Dermatology Update 2018 FALL
SESSIONS & ABSTRACTS
MONTREAL, FAIRMONT THE QUEEN ELIZABETH - NOVEMBER 15-18, 2018
Dermatology in Brazil
Brazil is the largest country in Latin America and the fifth-largest country by area with over 208 million people. Brazil has a Public Health Care System with several limitations; thus, low-income patients may face several difficulties to have an appointment and treatment. The challenge to have a proper health care may perpetuate treatable conditions which are prevalent in Brazil, such as the neglected tropical diseases (NTD). Currently, Brazil has the second highest number of leprosy cases with more than 10,000 new diagnoses a year. Brazil along with India and Indonesia host more than 81 per cent of newly diagnosed cases of leprosy worldwide.
One of the main challenges in treating leprosy is the social inequality and poverty which contributes to the perpetuation of risk for leprosy through several pathways including ever food shortage, living with more than four residents per room as well as living with more than five residents in the household have been been acknowledged as socioeconomic risk factors for leprosy. Furthermore, dermatologists practicing in Brazil are expected to diagnose and treat other dermatological NTDs, such as leishmaniasis, scabies and other ectoparasitosis. For example, Tegumentary leishmaniasis (TL), which is widely spread across the Brazilian territory, is an anthropozoonosis transmitted by Phlebotomines, i.e. a subfamily of blood feeding vectors.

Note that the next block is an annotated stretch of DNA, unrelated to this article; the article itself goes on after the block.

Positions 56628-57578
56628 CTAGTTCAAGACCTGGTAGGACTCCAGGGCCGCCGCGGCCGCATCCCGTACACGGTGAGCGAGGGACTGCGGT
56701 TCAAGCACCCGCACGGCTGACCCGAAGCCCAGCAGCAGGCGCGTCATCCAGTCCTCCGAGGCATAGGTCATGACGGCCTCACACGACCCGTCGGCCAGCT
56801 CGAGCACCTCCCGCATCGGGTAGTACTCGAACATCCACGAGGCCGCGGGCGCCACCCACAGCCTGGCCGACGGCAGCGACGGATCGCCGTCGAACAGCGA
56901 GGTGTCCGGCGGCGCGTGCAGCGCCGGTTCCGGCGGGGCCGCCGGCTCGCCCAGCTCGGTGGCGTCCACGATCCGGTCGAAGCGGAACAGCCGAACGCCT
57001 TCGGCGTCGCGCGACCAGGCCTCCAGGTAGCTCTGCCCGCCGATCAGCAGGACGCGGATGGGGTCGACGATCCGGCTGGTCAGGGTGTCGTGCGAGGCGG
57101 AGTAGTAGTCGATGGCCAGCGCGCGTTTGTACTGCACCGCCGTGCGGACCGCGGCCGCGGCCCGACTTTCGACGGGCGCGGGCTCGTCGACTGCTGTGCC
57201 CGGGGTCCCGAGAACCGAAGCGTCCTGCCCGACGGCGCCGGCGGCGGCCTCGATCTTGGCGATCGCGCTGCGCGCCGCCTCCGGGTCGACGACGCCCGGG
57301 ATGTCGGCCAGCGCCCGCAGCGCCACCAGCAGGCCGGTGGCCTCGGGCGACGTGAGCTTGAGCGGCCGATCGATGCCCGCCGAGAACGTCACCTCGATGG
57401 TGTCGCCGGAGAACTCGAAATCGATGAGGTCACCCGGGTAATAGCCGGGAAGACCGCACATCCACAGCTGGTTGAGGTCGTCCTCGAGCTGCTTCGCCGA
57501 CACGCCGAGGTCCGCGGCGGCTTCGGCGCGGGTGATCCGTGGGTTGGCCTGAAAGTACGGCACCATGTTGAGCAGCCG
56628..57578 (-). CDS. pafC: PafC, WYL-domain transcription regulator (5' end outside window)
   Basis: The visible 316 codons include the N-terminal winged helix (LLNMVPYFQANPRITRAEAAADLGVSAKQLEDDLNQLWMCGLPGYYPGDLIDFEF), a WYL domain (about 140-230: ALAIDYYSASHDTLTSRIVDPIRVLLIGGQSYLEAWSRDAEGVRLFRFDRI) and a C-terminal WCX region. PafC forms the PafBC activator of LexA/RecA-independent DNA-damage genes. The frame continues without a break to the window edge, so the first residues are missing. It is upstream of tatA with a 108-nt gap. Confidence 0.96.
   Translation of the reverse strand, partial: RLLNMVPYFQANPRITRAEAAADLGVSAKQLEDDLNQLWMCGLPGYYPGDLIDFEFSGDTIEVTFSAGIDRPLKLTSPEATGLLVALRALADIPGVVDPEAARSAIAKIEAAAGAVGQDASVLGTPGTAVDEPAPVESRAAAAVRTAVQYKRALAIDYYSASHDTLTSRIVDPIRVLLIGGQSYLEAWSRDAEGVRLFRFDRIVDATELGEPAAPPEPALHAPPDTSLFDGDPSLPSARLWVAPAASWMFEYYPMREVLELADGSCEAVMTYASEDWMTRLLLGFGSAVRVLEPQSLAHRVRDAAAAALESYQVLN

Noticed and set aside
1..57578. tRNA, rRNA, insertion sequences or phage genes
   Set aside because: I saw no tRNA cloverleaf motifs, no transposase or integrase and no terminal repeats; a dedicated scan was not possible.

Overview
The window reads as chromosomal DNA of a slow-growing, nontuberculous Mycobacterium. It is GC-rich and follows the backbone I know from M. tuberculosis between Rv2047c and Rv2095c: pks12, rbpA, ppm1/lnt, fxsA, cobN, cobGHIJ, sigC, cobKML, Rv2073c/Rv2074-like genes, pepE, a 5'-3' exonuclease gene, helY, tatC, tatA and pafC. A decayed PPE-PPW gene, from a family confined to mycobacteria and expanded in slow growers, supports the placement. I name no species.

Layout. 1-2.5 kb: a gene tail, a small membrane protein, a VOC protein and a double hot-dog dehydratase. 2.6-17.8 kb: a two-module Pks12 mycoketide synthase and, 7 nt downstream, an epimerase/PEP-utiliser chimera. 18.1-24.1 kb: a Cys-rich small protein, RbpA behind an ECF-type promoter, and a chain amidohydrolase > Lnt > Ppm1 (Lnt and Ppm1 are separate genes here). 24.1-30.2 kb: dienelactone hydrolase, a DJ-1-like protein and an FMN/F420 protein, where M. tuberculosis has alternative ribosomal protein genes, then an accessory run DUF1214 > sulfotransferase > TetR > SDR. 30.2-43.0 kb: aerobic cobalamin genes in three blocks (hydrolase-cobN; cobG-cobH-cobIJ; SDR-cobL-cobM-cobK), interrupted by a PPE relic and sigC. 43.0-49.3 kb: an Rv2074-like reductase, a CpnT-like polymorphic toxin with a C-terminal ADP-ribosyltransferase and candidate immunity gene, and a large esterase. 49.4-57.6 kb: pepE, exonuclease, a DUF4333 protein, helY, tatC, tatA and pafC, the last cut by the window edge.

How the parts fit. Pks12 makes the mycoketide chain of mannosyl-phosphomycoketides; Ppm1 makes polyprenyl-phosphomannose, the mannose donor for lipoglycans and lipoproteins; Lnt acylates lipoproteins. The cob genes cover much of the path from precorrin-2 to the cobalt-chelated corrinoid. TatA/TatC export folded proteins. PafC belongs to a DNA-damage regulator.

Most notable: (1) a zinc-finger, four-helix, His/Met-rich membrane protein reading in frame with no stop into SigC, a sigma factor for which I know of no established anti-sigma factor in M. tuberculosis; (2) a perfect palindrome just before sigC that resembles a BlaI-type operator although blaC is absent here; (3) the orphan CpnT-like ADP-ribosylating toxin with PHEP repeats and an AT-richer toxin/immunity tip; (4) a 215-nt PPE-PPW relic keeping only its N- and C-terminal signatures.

Despite the low mortality rates attributed to TL this illness may lead to physical deformities and to psychosocial dysfunction. In addition, there are several barriers towards the prevention of TL. In conclusion, the proper recognition, prevention and management of NTDs remain the main challenges for dermatologists practicing in Brazil. The majority people exhibiting NTDs belong to lower socioeconomic strata and often live in remote, rural areas, as well as in urban slums. In this presentation, I aim to provide a critical view of the peculiarities of dermatological practice and education in Brazil.